Such is the ruling, even under the former strict practice, in Whitehurst v. Ins. Co., 6 Jones, 352, referred to by counsel.
Ex. 9. The Court refused to entertain an inquiry into insurances effected on the property by the plaintiffs, as foreign to the purposes of the present suit. Thus, it has been held that, in an action to recover damages for an injury to the plaintiffs’ ship, no reduction could be made on the ground that he had recovered from the insurers. Wood’s Mayne on Dam., p. 155-156, citing Yates v. Whyte, 4 B. N. C., 272; Bradlum v. G. W. Railway Co., L. R., 10 Ex. 1; 44 L. J., Ex. 9.
The reason given for which is, that to allow such diminu-ción would be to permit the wrong-doer to pay nothing, and take all the benefit of a policy of insurance, without paying the premium.
Ex. 10. The Court charged, that upon the evidence accepted as truthful, the wall was a party wall; that is, a wall of right, used for the common benefit of both parties.
That this is such, clearly appears from the contract upon the faith of which, it is inferable from the terms of the instrument, as well as from other facts, the injured structure was put up, as its timbers entered into and derived support *177from the wall. What become party walls, and in what manner they are created, are questions, the learning in regard to which-is so copiously set forth in Mr. Washburn’s book on Easements, at the original paging 429, and following, that we deem it needless to pursue the discussion in regard to the relative rights of owners of adjacent lands or lots, further than to say, whether, in a technical sense, this was or was not a party wall, it had become invested with all the incidents attaching to such, so far as regards the right to its use by both, and the denial of the asserted right of the owner of the soil on which it stood to remove it, or endanger its' stability, by digging around, without reasonable precautions against doing injury to the other party interested in its remaining.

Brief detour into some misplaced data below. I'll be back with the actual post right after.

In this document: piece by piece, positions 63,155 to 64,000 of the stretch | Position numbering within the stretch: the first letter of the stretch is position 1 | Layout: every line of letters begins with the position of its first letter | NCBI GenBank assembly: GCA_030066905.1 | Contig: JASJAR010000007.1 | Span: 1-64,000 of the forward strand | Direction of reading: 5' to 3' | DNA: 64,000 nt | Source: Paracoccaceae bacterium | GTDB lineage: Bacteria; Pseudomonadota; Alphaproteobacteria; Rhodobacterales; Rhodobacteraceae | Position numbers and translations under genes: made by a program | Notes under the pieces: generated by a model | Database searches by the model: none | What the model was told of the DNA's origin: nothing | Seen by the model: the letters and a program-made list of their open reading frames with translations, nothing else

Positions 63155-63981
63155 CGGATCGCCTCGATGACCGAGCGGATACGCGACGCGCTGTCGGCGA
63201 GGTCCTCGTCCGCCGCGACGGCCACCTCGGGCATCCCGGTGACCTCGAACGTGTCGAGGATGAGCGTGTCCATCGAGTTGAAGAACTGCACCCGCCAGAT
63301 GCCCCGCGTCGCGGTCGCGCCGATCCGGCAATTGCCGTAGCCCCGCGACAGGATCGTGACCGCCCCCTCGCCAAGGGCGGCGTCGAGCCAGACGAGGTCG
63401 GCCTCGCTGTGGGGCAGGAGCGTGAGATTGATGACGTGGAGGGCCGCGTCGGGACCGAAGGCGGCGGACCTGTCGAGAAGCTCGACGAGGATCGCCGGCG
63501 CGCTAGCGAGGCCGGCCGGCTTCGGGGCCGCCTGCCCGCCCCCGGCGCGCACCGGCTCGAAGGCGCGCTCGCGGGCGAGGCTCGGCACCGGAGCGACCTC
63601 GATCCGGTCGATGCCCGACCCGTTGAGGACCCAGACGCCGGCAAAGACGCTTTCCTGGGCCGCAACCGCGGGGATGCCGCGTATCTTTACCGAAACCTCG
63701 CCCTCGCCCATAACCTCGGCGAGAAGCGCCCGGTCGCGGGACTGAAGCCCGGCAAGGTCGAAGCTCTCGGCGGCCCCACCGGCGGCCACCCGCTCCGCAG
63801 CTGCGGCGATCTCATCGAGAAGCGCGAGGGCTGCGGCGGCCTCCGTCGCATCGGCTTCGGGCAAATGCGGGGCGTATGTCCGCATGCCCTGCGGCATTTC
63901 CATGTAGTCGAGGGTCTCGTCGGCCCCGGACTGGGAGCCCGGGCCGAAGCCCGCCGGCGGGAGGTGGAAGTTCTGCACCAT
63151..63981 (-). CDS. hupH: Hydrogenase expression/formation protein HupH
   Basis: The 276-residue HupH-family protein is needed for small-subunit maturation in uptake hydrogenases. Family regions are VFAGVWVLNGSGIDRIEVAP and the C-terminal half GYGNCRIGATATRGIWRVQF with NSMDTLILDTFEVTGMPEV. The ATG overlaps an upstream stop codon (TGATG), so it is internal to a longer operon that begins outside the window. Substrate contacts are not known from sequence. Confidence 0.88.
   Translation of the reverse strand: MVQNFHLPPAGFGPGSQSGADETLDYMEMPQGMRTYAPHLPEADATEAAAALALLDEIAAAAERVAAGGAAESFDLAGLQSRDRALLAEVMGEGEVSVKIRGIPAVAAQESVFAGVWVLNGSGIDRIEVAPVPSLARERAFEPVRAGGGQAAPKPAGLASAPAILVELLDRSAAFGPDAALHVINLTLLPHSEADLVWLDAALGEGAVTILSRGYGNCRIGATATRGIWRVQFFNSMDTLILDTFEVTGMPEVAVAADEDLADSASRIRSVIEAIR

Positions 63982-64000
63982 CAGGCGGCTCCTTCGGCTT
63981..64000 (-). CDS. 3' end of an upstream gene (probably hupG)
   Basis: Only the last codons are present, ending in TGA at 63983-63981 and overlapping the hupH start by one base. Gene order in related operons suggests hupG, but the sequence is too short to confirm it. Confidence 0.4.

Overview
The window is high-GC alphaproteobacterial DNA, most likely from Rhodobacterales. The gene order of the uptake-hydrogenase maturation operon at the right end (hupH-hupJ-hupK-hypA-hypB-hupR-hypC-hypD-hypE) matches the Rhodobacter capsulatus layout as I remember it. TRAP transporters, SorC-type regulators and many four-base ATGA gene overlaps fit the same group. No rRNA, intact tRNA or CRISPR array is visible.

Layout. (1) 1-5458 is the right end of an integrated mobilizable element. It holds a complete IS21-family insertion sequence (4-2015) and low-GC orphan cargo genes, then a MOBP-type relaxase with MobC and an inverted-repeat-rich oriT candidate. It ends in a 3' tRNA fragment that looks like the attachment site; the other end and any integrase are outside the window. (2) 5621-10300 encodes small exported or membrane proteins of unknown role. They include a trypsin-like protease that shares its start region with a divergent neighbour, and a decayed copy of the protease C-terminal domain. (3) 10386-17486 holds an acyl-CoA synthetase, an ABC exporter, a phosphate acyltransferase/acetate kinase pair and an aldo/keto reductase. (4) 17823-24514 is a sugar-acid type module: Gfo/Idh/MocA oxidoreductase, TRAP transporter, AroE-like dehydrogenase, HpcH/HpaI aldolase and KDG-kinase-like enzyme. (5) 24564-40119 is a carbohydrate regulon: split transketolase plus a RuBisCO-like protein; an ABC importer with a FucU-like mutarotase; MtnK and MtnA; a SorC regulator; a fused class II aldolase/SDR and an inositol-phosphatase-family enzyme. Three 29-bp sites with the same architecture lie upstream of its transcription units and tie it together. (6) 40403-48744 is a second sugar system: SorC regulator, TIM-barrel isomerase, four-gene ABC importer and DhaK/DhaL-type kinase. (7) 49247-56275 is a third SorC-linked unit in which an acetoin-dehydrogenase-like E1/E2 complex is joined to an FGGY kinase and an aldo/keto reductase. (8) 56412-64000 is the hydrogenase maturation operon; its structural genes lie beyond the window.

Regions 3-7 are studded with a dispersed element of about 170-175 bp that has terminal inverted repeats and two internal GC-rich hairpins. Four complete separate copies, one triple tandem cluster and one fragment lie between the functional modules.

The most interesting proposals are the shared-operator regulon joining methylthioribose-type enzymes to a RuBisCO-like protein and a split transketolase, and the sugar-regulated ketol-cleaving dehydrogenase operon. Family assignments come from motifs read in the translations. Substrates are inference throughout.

Ex. 11. We cannot entertain an exception in general terms to an entire charge, and it is required to assign specific errors therein in order to the reviewal on appeal.
We shall, therefore, only notice the second alleged error the first having been disposed of in the instruction, that, upon the evidence-, if believed, the response to the second issue should be in the affirmative.
The evidence was so full and positive, contradicted by no one, not only of negligence, but of a reckless and persistent disregard of the admonitions and remonstrances of his own skilled workmen, as well as of indications visible in the ground, as the work progressed towards the danger limit, as wholly to set aside the defence, and render the defendant’s conduct inexcusable. It may be, that the danger would have been averted, if the suggestions had been heeded, of excavating and building the new wall in sections, so that a correspondent strengthening would have accompanied the weakening, as the work progressed, and the result vindicates the wise judgment of the contractors, that it would be safe to dig up to a four-foot line, and dangerous to go beyond it, for the wall remained when bearing a greater pressure, *178where the four feet space was left, and gave way where but three feet were left.
Ex. 12. The last exception seeks to excuse the defendants from the consequences, in that they employed skillful workmen to do the work.
If that had furnished any defence for the reckless manner in which the work was, in fact, done, it disappears in the further fact that it was not left to their experience and judgment, but disregarding their skill and advice, the defendants .•assumed full control, and ordered and directed what was done, thus, themselves, becoming chargeable with the consequences.
The employment of experienced and competent men only serves to extenuate and excuse when their experience and judgment become the basis of what is done. There is no complaint that what they were compelled, to do, was not done with proper skill, but 'that they were forced to go too near the wall, removing too much of the supporting soiL and this was the directly ordered act of the defendants.
There is no error, and the judgment must be affirmed.
No error. Affirmed.